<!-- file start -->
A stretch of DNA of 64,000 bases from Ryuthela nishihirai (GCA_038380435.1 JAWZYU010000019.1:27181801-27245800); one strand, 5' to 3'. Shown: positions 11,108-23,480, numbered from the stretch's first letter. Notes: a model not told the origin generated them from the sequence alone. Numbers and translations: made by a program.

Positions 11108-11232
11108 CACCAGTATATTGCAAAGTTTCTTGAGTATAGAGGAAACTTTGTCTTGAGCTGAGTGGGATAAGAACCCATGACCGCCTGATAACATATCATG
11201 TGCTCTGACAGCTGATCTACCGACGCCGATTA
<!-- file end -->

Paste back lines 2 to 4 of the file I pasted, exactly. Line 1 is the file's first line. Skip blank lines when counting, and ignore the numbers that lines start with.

Positions 11108-11232
11108 CACCAGTATATTGCAAAGTTTCTTGAGTATAGAGGAAACTTTGTCTTGAGCTGAGTGGGATAAGAACCCATGACCGCCTGATAACATATCATG
11201 TGCTCTGACAGCTGATCTACCGACGCCGATTA